There are many methods for generating the BERT embeddings, such as Flair, Hugginface Transformers, and now even spaCy with their 3.0 release! However, I prefer to use the
sentence-transformers package as it allows me to quickly create high-quality embeddings that work quite well for sentence- and document-level embeddings.
We install the package with
pip install sentence-transformers. If you run into issues installing this package, then it might be helpful to install Pytorch first.
Now, we are going to run the following code to transform our document and candidates into vectors:
from sentence_transformers import SentenceTransformer model = SentenceTransformer('distilbert-base-nli-mean-tokens') doc_embedding = model.encode([doc]) candidate_embeddings = model.encode(candidates)
We are Distilbert as it has shown great performance in similarity tasks, which is what we are aiming for with keyword/keyphrase extraction!
Since transformer models have a token limit, you might run into some errors when inputting large documents. In that case, you could consider splitting up your document into paragraphs and mean pooling (taking the average of) the resulting vectors.
NOTE: There are many pre-trained BERT-based models that you can use for keyword extraction. However, I would advise you to use either
distilbert — base-nli-stsb-mean-tokens or
xlm-r-distilroberta-base-paraphase-v1 as they have shown great performance in semantic similarity and paraphrase identification respectively.
4. Cosine Similarity
In the final step, we want to find the candidates that are most similar to the document. We assume that the most similar candidates to the document are good keywords/keyphrases for representing the document.
To calculate the similarity between candidates and the document, we will be using the cosine similarity between vectors as it performs quite well in high-dimensionality:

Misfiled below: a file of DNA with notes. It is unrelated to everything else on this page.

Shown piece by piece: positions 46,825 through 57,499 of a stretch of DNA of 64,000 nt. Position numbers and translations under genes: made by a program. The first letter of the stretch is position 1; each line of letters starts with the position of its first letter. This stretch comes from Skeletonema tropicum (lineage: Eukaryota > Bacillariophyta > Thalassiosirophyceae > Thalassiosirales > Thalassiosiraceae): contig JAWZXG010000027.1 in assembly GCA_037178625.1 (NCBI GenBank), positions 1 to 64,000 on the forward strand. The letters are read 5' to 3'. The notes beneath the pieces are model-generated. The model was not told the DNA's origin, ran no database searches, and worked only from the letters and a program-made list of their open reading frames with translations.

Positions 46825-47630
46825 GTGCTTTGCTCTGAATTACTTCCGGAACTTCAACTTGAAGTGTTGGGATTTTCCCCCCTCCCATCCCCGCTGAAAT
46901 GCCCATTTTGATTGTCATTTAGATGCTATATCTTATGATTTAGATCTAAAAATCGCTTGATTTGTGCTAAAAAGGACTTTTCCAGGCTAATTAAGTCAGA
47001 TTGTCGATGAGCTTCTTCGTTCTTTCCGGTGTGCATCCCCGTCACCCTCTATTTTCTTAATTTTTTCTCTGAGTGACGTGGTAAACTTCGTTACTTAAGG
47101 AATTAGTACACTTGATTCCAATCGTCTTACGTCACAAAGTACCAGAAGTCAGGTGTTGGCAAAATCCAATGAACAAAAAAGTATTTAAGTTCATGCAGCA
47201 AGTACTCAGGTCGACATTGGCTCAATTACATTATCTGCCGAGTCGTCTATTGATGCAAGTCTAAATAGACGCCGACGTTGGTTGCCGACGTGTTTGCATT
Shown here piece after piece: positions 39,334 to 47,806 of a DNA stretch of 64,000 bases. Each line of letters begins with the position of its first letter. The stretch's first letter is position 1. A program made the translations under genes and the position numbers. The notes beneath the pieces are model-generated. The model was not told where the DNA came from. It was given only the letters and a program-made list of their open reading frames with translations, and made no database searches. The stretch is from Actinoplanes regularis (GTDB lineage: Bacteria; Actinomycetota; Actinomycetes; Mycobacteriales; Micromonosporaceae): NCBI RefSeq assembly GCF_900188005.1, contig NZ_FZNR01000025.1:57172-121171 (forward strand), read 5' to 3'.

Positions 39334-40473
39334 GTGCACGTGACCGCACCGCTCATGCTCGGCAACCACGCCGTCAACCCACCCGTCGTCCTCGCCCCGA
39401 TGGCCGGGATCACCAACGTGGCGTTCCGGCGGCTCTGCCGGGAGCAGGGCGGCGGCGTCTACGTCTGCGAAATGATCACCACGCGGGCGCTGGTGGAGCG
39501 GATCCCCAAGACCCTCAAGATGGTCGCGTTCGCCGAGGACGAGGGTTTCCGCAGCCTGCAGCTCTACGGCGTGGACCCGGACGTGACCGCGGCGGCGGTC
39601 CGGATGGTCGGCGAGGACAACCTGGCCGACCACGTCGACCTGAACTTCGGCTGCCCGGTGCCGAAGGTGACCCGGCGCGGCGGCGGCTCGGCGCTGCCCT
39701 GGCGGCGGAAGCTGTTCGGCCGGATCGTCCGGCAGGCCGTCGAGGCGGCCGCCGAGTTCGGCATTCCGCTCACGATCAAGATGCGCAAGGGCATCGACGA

from sklearn.metrics.pairwise import cosine_similarity top_n = 5 distances = cosine_similarity(doc_embedding, candidate_embeddings) keywords = [candidates[index] for index in distances.argsort()[-top_n:]]
And…that is it! We take the top 5 most similar candidates to the input document as the resulting keywords:
The results look great! These terms definitely look like they describe a document about supervised machine learning.
Now, let us take a look at what happens if we change the
It seems that we get keyphrases instead of keywords now! These keyphrases, by themselves, seem to nicely represent the document. However, I am not happy that all keyphrases are so similar to each other.
To solve this issue, let us take a look at the diversification of our results.
There is a reason why similar results are returned… they best represent the document! If we were to diversify the keywords/keyphrases then they are less likely to represent the document well as a collective.
Thus, the diversification of our results requires a delicate balance between the accuracy of keywords/keyphrases and the diversity between them.
There are two algorithms that we will be using to diversify our results:
Max Sum Similarity
Maximal Marginal Relevance
Max Sum Similarity
The maximum sum distance between pairs of data is defined as the pairs of data for which the distance between them is maximized. In our case, we want to maximize the candidate similarity to the document whilst minimizing the similarity between candidates.
To do this, we select the top 20 keywords/keyphrases, and from those 20, select the 5 that are the least similar to each other: